A strong internet rumor has developed today that the Sahara Las Vegas is closing. This is based on a major pending announcement from property owners SBE. I’m not so sure. The same site reported that less than a month ago, The Sahara was power-washing areas of their (extremely filthy) parking garage. Kind of strange they would be cleaning up one of the first customer contact areas right before they are going to let the place collect dust. The Sahara also has been announcing new services (aimed at more upscale visitors) like Bags To Go (which lets you check our bags in for your flight right at the hotel). Also, Las Vegas tourism is on the upswing. Yes, The Sahara closed down two of three towers about 15 months ago. (A closed tower would be an easy remodel). Would they hang on this long, only to close completely in the wake of slow but steady visitor volume increases? This just does not seem right. I also am very surprised that Robin Leach (who isn’t always accurate but never strays away from attempting a big scoop) has said nothing. Especially since the dearly departed Las Vegas magician Steve Dacri noted in December (on the Vegas Video Network) that Leach had said The Sahara was headed for mothballs. (Note: This was not during his interview with Leach, but something Dacri reported on another one of his shows second-hand). Leach would want to capitalize on any knowledge and as of this writing (12 hours before the official press conference), I can find nothing. The renovation of the Strat has been big news. SBE could easily find $10 million (or more) in private investor money, calculating that upgrading certain rooms could bring a boost in room revenue a la Stratosphere. Investor money coming from their nightclub buddies in L.A. (SBE is primarily a Southern California nightclub operations company) who could be given an ownership piece in return is an easy possibility. $1,000,000 and you own 2% of the property. Permanently. Something like that. Very enticing. When do you get to be a “casino owner” (instead of just someone who owns some stock)? Will I be shocked if it is mothballed? No. But I wouldn’t be remotely surprised if the announcement is that they are tossing a modest amount of cash at the place to keep up with their neighbor. By all accounts, the Strat’s investments are paying off with the higher rates and slightly better customer base (the people willing to purchase the room upgrades). I simply can’t see anything pointing to mothballing this legendary property.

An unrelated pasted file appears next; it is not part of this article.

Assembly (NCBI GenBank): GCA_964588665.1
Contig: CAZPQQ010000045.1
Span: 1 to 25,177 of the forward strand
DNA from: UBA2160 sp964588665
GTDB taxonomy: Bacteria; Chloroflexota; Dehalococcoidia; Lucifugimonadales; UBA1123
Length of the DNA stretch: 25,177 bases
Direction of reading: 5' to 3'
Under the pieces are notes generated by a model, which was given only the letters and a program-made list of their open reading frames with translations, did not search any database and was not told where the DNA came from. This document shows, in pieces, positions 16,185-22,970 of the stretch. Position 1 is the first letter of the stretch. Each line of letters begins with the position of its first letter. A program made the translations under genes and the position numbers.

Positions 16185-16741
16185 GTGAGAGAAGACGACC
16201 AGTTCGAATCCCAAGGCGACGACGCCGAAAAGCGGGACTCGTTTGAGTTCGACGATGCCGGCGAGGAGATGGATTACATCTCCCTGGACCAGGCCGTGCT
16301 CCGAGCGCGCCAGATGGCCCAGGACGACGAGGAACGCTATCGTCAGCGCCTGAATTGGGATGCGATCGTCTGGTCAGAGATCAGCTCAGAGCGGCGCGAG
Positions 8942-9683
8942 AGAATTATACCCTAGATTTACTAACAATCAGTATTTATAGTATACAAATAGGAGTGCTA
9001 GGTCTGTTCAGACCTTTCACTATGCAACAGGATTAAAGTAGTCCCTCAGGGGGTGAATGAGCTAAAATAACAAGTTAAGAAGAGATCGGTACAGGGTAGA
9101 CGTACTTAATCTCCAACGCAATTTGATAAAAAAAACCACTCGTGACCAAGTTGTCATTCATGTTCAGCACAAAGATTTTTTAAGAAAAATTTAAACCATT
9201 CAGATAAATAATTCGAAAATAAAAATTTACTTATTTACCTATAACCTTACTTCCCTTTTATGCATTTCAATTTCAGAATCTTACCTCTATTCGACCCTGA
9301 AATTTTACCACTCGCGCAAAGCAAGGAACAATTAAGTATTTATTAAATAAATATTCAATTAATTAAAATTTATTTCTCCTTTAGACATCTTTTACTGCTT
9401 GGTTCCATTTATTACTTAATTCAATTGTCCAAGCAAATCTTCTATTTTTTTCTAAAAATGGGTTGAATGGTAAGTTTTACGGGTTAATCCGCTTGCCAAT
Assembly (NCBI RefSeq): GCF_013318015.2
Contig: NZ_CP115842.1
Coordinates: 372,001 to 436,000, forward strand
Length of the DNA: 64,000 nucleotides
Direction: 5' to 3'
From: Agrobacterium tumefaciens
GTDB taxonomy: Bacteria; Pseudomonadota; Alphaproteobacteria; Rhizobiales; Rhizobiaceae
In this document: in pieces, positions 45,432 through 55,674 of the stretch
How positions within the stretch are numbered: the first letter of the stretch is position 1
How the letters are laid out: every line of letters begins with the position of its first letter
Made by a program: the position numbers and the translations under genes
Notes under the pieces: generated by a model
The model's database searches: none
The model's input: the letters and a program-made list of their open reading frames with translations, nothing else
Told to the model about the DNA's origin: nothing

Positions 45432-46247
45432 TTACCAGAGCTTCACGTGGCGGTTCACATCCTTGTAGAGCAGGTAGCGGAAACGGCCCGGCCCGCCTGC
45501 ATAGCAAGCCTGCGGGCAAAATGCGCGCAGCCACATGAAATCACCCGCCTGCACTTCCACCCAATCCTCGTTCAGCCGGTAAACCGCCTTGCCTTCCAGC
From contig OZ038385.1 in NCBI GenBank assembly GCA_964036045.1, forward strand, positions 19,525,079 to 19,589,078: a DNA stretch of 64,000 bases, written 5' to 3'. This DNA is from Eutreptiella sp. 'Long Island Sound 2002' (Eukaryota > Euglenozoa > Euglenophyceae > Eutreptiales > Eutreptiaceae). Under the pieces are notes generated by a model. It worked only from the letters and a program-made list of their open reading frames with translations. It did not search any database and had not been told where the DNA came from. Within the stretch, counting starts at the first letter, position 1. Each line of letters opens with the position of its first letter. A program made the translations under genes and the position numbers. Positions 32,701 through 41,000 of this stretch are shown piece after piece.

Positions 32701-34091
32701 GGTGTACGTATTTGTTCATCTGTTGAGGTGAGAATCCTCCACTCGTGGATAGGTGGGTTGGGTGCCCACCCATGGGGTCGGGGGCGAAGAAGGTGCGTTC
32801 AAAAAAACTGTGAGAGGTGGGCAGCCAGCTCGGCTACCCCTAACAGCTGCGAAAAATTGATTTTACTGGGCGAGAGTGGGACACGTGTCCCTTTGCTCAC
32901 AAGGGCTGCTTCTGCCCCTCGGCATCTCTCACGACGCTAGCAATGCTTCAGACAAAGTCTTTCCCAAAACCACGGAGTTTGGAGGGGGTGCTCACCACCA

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How Retirees Will Help Las Vegas’ Local Economy Rebound From Recession

Highest Poverty Rates – The metropolitan areas of the U.S. with the largest gains in people living below the poverty level:

1. Las Vegas, 2. Modesto (CA), 3. Detriot, 4. Ft. Myers (FL), and 5. Los Angeles.

I bring that up because people wonder about the long-term viability of this area. But few wonder about he long-term viability of Los Angeles. Ft. Myers isn’t going to dry up and blow away either. (No question that Detroit has had issues that pre-dated the current recession).

What do Ft. Myers and Las Vegas have in common that will bode well for the long run? Sunny weather, a low cost of living, and no state taxes. IE, the very things that retirees who their pensions and not in need of a vibrant jobs market.

According to a recent Review-Journal editorial:

…studies debunk the idea that senior citizens are a drain on government services. On the contrary, their median income is higher than the national average. Although 12.6 percent of the country’s population is at least age 65, only 11.3 percent of the state’s residents are that old.

“Our population is getting older,” Mr. Aguero said. “Seniors will choose where to retire and bring a huge amount of capital with them.

“Somebody is going to get the benefit. If it is not us, it will be somebody else.” Read Complete Editorial: Strategic thinking – A suggestion to help the economy grow

The story also noted that $80 million a year is spent to advertise Las Vegas as a great place to visit. None is spent attracting retirees by showing that it is a great place to live. With ample, inexpensive housing and a low cost of living, perhaps someone needs to look into that.